Monthly Archives: December 2017

History of Clog Dancing

You’ve always wanted to challenge something exciting, even though you know it’s good for you and does not require a lot of boring work from you. Then that’s something clog dance. You can do it alone, with a partner or within a group. All three ways are fun, fun, fun. If you join an organized clogging group, you will find that you have new friends as you become more acceptable to yourself and your colleagues. Since clogging groups are special in their own way, so will you.

What is clogging?

Several sources describe the American form of clogging as hillbilly tapping or foot-stomping folk dancing, in which the dancer creates musically synchronized sounds with his feet. In the past, it was done with mountain and bluegrass music with lofty leg movements combined with foot shuffling, pounding and pounding. Nowadays it is done in the same way for many kinds of music. Children and adolescents generally make it faster, faster, and more precise than adults.

Where did the clogging come from?

Blockages go back to European folk dances and jigs from the 16th century. It was attributed to the dances of the Scottish-Irish steppers, Dutch cloggs (in wooden shoes or in soft shoes with wooden soles), Euro-Russian Gypsies and English-French-German folk dancers. On this continent, the immigrants who settled in Canada, the Appalachians, and the mountainous regions of the south developed their own early style. Amongst all the early settlers who liked to stomp and dance were the Native Americans, Frontiersmen, African Americans, cowboys, farmers, ranchers and hillbillys, mountain dwellers, and small town dwellers. All of these regional sects have influenced clogging styles in one way or another. Today it is characterized by contemporary clogging groups and by the different types of modern music in addition to the traditional ones.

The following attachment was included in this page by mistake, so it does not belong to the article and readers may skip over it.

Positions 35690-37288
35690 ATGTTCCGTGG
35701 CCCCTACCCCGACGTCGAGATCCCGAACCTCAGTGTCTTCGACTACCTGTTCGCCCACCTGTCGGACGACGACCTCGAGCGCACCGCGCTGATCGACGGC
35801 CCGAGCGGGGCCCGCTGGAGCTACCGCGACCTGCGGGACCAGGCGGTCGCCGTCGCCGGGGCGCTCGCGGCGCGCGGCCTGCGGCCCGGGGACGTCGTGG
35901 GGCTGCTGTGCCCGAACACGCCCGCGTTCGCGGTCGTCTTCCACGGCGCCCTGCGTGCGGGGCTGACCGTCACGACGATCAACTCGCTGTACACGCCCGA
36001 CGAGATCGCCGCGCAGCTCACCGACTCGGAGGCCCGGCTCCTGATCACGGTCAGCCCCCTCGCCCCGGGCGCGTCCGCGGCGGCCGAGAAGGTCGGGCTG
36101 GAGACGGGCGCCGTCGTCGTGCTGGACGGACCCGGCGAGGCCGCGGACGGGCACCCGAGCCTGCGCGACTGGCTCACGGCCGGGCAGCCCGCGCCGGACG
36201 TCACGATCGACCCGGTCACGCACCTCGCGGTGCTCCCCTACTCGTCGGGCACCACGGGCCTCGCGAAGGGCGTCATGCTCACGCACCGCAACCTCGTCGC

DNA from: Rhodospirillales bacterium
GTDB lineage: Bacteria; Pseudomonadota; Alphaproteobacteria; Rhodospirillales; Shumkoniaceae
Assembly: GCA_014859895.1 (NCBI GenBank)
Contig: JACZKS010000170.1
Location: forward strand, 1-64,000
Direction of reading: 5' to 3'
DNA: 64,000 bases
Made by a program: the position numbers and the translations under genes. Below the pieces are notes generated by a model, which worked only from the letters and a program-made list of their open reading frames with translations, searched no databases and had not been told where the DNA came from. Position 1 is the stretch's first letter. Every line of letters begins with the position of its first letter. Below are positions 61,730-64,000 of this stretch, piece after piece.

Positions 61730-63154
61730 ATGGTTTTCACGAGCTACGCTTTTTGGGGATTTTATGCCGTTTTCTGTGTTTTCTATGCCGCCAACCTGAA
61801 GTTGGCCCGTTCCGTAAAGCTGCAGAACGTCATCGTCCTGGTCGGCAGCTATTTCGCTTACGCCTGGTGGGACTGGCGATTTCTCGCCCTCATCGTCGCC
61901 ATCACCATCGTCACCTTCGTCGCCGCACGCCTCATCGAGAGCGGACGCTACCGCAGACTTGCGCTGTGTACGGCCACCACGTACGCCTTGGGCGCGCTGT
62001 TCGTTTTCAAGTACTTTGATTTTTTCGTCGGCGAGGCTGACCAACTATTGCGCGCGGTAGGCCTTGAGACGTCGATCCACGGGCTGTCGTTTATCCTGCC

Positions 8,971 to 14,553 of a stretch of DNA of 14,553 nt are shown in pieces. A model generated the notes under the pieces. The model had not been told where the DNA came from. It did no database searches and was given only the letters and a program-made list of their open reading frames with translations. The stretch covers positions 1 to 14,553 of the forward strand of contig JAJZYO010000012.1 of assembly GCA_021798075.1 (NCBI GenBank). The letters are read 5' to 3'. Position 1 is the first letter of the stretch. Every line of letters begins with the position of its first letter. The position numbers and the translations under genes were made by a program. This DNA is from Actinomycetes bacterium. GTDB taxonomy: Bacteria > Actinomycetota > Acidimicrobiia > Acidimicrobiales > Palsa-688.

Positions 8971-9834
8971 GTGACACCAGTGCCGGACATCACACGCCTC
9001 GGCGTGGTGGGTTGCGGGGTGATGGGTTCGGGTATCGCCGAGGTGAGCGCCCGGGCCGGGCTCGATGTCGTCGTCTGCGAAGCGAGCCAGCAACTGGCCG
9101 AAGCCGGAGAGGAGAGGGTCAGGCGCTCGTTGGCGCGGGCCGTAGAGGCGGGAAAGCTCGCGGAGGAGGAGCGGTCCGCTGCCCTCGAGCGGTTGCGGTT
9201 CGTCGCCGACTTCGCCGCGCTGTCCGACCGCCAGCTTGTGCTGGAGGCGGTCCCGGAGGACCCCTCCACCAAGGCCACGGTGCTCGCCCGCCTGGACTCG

How is clogging taught or done?

In general, clogging is learned in groups under a teacher who carefully teaches his terminology and step routines, and ensures that it is done at the time of the music. However, if no such group is nearby, educational videos and DVDs can be found in some dance shops and on the Internet.
In short, the basic plugging step is a double-toe tip made with one of your feet, followed by kicking on the balls of each foot. First, starting with your left foot, swipe your toe forward and then back, tap, and then tap the same foot (ball). Immediately after this left tap-tap-ball move, you step on your right ball and then return to your left ball. That’s it, the basic step, left-to-tap-forward, left-toe-tap-backward, left-step-ball, right-step-ball, left-step-ball.

Now repeat this step movement, starting with your right foot and then alternately with your left. Once you have learned to repeat this step fleet-footed, you will be able to easily make the slight variations. As your balance and squat skills increase, you will move to longer and slightly varied routines based on these steps. In addition, you can play alone, with a partner, or within a group, as in line dancing or as a team. You can also develop your own solo freestyle routines.

Note: The initial double-toe tap of the basic step can also be performed as a heel-to-toe tap, as is sometimes done in certain parts of the country. The basic motion is the same as above, except that the initial toe tap is replaced with a heel tap, a heel down arrow, a down arrow backward pass, a step ball, a step ball, a step ball and so on.

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Bluegrass Clog Dancing

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